An illustration illustrating NASAs Psyche spacecraft, which is targeted to release to the main asteroid belt in August 2022 to investigate the metal-rich asteroid Psyche. Credit: NASA/JPL-Caltech/ASU
The spacecraft will depend on the large chemical rocket engines of the Falcon Heavy launch automobile to blast off the launchpad and to escape Earths gravity. However the rest of the journey, when Psyche separates from the launch car, will rely on solar electric propulsion. This kind of propulsion begins with large solar varieties that convert sunshine into electricity, providing the source of power for the spacecrafts thrusters. Theyre understood as Hall thrusters, and the Psyche spacecraft will be the very first to use them beyond the orbit of our Moon.
For propellant, Psyche will carry tanks loaded with xenon, the very same neutral gas used in car headlights and plasma TVs. The spacecrafts four thrusters will utilize electro-magnetic fields to speed up and expel charged atoms, or ions, of that xenon. As those ions are expelled, they create thrust that gently propels Psyche through space, emitting blue beams of ionized xenon.
NASAs Psyche spacecraft is photographed in July 2021 throughout the missions launch, assembly, and test operations stage at JPL. Hall thrusters will move the spacecraft to its target in the main asteroid belt. Credit: NASA/JPL-Caltech
In fact, the thrust is so mild, it applies about the exact same quantity of pressure you d feel holding three quarters in your hand. However its sufficient to accelerate Psyche through deep space. With no climatic drag to hold it back, the spacecraft eventually will speed up to speeds of as much as 200,000 miles per hour (320,000 kilometers per hour).
Psyches Hall thrusters might operate almost nonstop for years without running out of fuel since theyre so efficient. Psyche will bring 2,030 pounds (922 kilograms) of xenon in its tanks; engineers estimate that the mission would burn through about five times that amount of propellant if it needed to use conventional chemical thrusters.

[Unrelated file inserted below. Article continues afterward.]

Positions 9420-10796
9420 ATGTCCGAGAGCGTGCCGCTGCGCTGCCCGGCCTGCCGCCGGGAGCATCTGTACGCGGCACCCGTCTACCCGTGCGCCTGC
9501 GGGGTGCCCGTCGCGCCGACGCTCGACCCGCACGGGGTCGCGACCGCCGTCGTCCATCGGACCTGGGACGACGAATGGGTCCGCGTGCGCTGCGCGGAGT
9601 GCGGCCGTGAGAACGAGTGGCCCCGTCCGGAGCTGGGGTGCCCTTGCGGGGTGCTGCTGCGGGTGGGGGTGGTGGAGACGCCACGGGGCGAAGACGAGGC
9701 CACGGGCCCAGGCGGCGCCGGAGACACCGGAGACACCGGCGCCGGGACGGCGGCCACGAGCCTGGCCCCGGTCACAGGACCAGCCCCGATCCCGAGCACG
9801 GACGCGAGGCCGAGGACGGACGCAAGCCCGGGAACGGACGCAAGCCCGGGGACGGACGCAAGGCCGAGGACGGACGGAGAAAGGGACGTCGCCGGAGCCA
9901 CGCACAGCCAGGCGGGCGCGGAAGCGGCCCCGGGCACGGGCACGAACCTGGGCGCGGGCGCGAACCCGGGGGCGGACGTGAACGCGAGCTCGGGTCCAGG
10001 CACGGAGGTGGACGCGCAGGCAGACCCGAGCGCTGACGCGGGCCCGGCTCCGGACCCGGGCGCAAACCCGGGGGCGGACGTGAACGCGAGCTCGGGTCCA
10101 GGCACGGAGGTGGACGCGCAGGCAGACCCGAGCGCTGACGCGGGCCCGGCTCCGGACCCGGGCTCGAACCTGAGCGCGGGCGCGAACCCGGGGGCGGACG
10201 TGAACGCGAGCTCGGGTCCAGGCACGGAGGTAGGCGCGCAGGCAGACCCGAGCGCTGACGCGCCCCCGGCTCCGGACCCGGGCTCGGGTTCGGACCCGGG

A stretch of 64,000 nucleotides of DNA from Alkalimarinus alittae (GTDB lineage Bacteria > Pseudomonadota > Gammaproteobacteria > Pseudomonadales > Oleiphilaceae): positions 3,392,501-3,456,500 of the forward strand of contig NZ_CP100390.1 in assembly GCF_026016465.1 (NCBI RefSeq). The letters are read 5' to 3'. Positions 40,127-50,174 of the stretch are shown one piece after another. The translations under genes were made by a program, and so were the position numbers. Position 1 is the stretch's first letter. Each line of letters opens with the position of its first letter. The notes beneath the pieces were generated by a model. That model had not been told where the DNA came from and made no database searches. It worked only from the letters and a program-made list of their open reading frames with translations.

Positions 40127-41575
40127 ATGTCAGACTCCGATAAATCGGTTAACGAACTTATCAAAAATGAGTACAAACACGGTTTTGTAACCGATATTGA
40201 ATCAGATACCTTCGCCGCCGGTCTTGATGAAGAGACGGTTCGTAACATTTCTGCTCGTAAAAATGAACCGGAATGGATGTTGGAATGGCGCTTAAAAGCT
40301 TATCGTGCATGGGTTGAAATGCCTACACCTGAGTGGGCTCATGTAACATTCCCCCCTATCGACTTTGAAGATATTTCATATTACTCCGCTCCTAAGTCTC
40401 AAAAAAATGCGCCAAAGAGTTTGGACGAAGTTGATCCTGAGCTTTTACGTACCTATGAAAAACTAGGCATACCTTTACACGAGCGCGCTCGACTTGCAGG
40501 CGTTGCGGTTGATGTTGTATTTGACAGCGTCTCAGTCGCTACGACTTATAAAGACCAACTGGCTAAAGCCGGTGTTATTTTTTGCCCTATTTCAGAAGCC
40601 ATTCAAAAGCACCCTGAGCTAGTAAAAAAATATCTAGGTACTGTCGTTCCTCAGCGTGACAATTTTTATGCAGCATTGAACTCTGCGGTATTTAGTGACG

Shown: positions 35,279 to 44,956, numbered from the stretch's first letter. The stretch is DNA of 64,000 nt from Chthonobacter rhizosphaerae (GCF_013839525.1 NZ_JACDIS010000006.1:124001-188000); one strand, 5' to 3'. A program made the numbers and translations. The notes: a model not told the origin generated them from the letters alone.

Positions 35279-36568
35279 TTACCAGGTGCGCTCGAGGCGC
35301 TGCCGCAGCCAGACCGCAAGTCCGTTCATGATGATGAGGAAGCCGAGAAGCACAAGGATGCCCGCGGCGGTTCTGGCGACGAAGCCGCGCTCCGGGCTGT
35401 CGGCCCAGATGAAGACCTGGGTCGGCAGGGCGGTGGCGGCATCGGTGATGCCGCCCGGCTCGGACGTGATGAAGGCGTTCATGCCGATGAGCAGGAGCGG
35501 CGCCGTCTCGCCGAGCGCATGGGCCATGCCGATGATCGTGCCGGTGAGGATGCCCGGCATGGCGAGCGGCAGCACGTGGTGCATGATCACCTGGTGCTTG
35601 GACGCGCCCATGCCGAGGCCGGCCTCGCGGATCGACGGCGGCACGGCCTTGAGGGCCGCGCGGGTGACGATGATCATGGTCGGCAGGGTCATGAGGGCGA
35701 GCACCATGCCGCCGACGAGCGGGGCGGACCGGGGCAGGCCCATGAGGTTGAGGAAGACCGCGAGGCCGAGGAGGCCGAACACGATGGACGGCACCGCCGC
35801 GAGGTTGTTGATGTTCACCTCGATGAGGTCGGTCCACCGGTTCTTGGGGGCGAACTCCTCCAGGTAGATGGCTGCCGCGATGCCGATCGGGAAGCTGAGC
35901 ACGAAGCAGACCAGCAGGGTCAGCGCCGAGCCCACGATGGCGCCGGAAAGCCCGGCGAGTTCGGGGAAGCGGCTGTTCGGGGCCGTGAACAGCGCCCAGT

” Even in the start, when we were very first developing the objective in 2012, we were talking about solar electric propulsion as part of the strategy. Without it, we wouldnt have the Psyche mission,” said Arizona State Universitys Lindy Elkins-Tanton, who as primary private investigator leads the mission.
At NASAs Jet Propulsion Laboratory, engineers prepare to integrate 4 Hall thrusters onto the firms Psyche spacecraft. The thrusters will move Psyche to its target in the primary asteroid belt. Credit: NASA/JPL-Caltech
A Gentle Maneuver
Mind will introduce from the historic Pad 39A at NASAs Kennedy Space. The Falcon Heavy will put the spacecraft on a trajectory to zip Mars for a gravity assist 7 months later on, in May 2023. In early 2026, the thrusters will do the fragile work of getting the spacecraft into orbit around asteroid Psyche, utilizing a bit of ballet to back into orbit around its target.
That job will be especially difficult because of how little researchers know about the asteroid, which appears as only a small dot of light in telescopes. Ground-based radar recommends its about 140 miles (226 kilometers) potato-shaped and broad, which suggests that researchers will not understand until they get there how precisely its gravity field works. As the mission conducts its science investigation over 21 months, navigation engineers will use the electrical propulsion thrusters to fly the spacecraft through a progression of orbits that gradually bring the spacecraft better and closer to Psyche.
At left, xenon plasma releases a blue glow from an electric Hall thruster similar to those that will propel NASAs Psyche spacecraft to the main asteroid belt. On the right is a comparable non-operating thruster. Credit: NASA/JPL-Caltech